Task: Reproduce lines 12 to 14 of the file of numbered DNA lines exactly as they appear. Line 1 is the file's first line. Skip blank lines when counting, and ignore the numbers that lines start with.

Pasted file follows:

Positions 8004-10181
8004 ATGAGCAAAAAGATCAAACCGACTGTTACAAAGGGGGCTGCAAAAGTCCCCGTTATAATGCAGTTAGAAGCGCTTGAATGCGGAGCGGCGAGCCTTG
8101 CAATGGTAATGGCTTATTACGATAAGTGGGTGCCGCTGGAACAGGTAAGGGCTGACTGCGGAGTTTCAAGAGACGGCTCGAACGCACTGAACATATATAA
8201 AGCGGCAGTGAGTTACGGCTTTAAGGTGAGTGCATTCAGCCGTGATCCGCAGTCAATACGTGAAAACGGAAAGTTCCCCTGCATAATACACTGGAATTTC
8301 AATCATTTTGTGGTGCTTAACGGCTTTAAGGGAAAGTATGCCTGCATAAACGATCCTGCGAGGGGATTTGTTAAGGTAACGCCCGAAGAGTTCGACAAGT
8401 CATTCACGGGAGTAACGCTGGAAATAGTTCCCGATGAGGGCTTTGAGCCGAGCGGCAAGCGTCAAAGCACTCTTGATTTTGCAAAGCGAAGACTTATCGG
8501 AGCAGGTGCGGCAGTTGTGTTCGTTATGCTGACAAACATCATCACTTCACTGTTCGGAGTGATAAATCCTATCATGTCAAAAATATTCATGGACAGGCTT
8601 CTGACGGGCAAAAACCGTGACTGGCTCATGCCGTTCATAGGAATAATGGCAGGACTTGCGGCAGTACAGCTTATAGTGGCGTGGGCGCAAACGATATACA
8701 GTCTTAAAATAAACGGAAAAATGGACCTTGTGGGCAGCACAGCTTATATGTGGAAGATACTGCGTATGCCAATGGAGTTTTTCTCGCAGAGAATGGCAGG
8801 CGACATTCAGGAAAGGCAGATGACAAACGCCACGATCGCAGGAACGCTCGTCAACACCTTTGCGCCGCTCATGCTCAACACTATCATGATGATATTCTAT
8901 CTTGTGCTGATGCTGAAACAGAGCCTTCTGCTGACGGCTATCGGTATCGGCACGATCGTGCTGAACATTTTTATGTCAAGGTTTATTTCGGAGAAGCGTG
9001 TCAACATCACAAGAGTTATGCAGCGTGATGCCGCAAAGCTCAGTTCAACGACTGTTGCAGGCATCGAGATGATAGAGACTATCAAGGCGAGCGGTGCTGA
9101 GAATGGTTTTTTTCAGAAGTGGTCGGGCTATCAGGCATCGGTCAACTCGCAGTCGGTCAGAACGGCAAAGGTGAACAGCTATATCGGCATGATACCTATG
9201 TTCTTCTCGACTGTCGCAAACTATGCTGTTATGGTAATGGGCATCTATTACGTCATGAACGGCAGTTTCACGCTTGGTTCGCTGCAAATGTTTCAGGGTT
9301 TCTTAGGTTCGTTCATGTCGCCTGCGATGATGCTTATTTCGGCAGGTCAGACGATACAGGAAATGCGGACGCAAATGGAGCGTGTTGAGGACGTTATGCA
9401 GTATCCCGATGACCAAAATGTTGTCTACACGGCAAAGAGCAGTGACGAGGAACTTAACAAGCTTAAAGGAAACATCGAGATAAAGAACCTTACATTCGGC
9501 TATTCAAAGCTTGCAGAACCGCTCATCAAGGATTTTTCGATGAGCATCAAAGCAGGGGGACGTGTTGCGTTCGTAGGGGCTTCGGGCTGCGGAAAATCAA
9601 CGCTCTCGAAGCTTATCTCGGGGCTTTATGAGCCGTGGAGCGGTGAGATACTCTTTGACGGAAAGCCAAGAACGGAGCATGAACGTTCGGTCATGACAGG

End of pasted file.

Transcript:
9001 TCAACATCACAAGAGTTATGCAGCGTGATGCCGCAAAGCTCAGTTCAACGACTGTTGCAGGCATCGAGATGATAGAGACTATCAAGGCGAGCGGTGCTGA
9101 GAATGGTTTTTTTCAGAAGTGGTCGGGCTATCAGGCATCGGTCAACTCGCAGTCGGTCAGAACGGCAAAGGTGAACAGCTATATCGGCATGATACCTATG
9201 TTCTTCTCGACTGTCGCAAACTATGCTGTTATGGTAATGGGCATCTATTACGTCATGAACGGCAGTTTCACGCTTGGTTCGCTGCAAATGTTTCAGGGTT